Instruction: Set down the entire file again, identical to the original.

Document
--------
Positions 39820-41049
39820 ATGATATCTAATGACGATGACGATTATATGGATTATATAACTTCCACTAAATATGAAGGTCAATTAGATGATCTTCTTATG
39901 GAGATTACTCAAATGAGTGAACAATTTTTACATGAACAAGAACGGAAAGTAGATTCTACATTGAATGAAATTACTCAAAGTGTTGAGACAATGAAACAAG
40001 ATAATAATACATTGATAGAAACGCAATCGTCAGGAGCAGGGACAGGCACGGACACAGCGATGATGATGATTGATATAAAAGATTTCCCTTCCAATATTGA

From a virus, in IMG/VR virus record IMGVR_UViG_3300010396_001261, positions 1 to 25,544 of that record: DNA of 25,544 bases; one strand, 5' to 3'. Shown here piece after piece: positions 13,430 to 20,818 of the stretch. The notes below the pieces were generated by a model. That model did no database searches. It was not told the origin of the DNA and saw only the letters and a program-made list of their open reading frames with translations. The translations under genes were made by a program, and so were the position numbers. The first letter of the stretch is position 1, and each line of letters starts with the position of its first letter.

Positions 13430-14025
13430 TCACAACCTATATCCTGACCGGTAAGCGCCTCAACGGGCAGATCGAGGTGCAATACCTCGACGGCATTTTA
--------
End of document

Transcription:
Positions 39820-41049
39820 ATGATATCTAATGACGATGACGATTATATGGATTATATAACTTCCACTAAATATGAAGGTCAATTAGATGATCTTCTTATG
39901 GAGATTACTCAAATGAGTGAACAATTTTTACATGAACAAGAACGGAAAGTAGATTCTACATTGAATGAAATTACTCAAAGTGTTGAGACAATGAAACAAG
40001 ATAATAATACATTGATAGAAACGCAATCGTCAGGAGCAGGGACAGGCACGGACACAGCGATGATGATGATTGATATAAAAGATTTCCCTTCCAATATTGA

From a virus, in IMG/VR virus record IMGVR_UViG_3300010396_001261, positions 1 to 25,544 of that record: DNA of 25,544 bases; one strand, 5' to 3'. Shown here piece after piece: positions 13,430 to 20,818 of the stretch. The notes below the pieces were generated by a model. That model did no database searches. It was not told the origin of the DNA and saw only the letters and a program-made list of their open reading frames with translations. The translations under genes were made by a program, and so were the position numbers. The first letter of the stretch is position 1, and each line of letters starts with the position of its first letter.

Positions 13430-14025
13430 TCACAACCTATATCCTGACCGGTAAGCGCCTCAACGGGCAGATCGAGGTGCAATACCTCGACGGCATTTTA